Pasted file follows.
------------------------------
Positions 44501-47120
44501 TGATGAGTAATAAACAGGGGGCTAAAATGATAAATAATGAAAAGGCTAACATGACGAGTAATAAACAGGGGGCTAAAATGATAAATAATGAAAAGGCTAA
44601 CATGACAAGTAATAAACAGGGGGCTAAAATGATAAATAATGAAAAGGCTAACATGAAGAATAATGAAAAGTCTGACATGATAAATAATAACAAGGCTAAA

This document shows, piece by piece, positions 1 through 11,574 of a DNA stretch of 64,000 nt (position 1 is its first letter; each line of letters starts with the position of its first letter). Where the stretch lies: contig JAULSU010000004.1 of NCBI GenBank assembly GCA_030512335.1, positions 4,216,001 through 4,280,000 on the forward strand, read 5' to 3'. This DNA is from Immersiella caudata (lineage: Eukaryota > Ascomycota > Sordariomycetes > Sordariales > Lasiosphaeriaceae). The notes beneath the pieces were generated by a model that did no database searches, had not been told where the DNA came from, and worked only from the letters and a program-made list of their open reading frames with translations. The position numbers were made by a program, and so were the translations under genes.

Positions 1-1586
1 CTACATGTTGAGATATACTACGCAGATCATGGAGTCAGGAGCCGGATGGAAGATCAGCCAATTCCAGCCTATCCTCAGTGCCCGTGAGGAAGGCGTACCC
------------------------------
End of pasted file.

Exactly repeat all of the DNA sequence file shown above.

Positions 44501-47120
44501 TGATGAGTAATAAACAGGGGGCTAAAATGATAAATAATGAAAAGGCTAACATGACGAGTAATAAACAGGGGGCTAAAATGATAAATAATGAAAAGGCTAA
44601 CATGACAAGTAATAAACAGGGGGCTAAAATGATAAATAATGAAAAGGCTAACATGAAGAATAATGAAAAGTCTGACATGATAAATAATAACAAGGCTAAA

This document shows, piece by piece, positions 1 through 11,574 of a DNA stretch of 64,000 nt (position 1 is its first letter; each line of letters starts with the position of its first letter). Where the stretch lies: contig JAULSU010000004.1 of NCBI GenBank assembly GCA_030512335.1, positions 4,216,001 through 4,280,000 on the forward strand, read 5' to 3'. This DNA is from Immersiella caudata (lineage: Eukaryota > Ascomycota > Sordariomycetes > Sordariales > Lasiosphaeriaceae). The notes beneath the pieces were generated by a model that did no database searches, had not been told where the DNA came from, and worked only from the letters and a program-made list of their open reading frames with translations. The position numbers were made by a program, and so were the translations under genes.

Positions 1-1586
1 CTACATGTTGAGATATACTACGCAGATCATGGAGTCAGGAGCCGGATGGAAGATCAGCCAATTCCAGCCTATCCTCAGTGCCCGTGAGGAAGGCGTACCC